The other significant area that urgently needs government’s attention is the overhaul of University Incubators. While it is encouraging to see University Incubators being set up across the country in Engineering and Management Institutions, there needs to be more focus on improving the quality of mentoring and the Industry Interface of these incubators in terms of interaction with Successful Entrepreneurs, Enterprise Customers, Investors and Angels Funds. Besides, norms should be eased for Student Entrepreneurs to raise at least seed capital from these Incubators.
The startup community also looks forward to government’s effort on exempting tax on Angel Investments and ESOPs and making way for a relaxed regime for Startups to go public and launch IPOs.
Pushpinder Singh, CEO & Co-founder, Travelkhana
Being an online platform to book meals especially while travelling by train, in this year’s budget, we expect the government to include only the transportation cost in the ticket. Other facilities like food, blankets, bedsheets, etc, should be kept as optional charges while booking tickets online or offline, even for the premium trains. There should be preferences to upgrade tickets based on the availability on paying an additional cost. Also, there needs to be a system to utilize the terabytes of data generated by the Railways everyday for upgrading functions like fuel & energy costs, sources of delay in timings etc. For those who intend to create new startups, the Government must ensure that data is available to them and a separate railway startup policy should be announced as well.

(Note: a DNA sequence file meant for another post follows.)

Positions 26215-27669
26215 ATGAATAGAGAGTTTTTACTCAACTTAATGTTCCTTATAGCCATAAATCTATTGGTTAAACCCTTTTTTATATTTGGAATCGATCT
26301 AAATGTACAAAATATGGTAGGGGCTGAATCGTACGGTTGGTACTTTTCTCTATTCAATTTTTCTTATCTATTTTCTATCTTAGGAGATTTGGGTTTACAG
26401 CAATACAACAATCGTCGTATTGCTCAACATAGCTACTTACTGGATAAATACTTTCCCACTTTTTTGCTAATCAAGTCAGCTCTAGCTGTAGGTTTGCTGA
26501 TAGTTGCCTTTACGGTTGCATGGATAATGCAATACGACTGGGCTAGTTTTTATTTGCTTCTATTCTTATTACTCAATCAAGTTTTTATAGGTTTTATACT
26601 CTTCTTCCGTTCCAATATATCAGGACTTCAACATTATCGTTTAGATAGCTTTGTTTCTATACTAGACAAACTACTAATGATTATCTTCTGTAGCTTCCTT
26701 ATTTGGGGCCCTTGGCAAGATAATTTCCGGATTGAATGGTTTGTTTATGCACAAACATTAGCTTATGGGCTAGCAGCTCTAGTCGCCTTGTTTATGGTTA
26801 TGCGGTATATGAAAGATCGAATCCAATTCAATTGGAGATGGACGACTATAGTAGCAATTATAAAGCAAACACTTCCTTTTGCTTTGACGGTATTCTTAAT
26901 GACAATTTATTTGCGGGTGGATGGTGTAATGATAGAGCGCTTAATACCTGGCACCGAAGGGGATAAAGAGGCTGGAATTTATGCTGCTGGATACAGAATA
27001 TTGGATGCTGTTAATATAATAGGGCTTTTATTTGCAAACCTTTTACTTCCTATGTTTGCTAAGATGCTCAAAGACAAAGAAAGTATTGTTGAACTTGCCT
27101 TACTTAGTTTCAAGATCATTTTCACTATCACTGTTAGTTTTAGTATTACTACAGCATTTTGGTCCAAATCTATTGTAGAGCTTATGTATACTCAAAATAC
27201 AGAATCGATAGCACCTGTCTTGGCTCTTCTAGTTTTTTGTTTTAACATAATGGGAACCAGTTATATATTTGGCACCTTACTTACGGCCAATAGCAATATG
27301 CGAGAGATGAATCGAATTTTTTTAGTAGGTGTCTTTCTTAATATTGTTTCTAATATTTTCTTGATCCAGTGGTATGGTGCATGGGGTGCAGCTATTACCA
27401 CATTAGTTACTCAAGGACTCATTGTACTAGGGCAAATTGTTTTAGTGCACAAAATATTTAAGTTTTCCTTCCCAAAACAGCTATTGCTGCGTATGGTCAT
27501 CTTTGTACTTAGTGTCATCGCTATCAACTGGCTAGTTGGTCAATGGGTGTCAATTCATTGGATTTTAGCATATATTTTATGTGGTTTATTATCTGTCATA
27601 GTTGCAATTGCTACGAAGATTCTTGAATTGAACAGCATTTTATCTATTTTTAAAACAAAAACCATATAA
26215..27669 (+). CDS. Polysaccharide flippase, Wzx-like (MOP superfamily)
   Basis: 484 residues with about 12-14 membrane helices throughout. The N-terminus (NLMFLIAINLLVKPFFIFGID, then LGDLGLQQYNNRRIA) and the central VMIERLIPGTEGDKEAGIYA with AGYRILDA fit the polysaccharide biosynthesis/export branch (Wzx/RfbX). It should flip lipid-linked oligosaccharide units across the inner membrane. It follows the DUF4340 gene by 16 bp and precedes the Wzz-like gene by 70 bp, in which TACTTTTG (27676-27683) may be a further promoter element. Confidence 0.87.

Sanjay Sethi, CEO & Co-founder, Shopclues
The Government’s blueprint for ‘Start Up India, Stand Up India’ has been a true shot in the arm for new ventures in the country. While the taxation angle and the issue regarding ease of doing business in India was addressed in the PM’s speech, the entrepreneurial community as a whole expects GST to become a reality in this Budget session. Additionally, tax incentives for employees who work with startups may be a good step forward. Policy support for startups that are trying to list themselves with an IPO is another major expectation of companies that have done well and are now looking at further cementing their market standing.
Mohit Dubey, Co founder & CEO, Carwale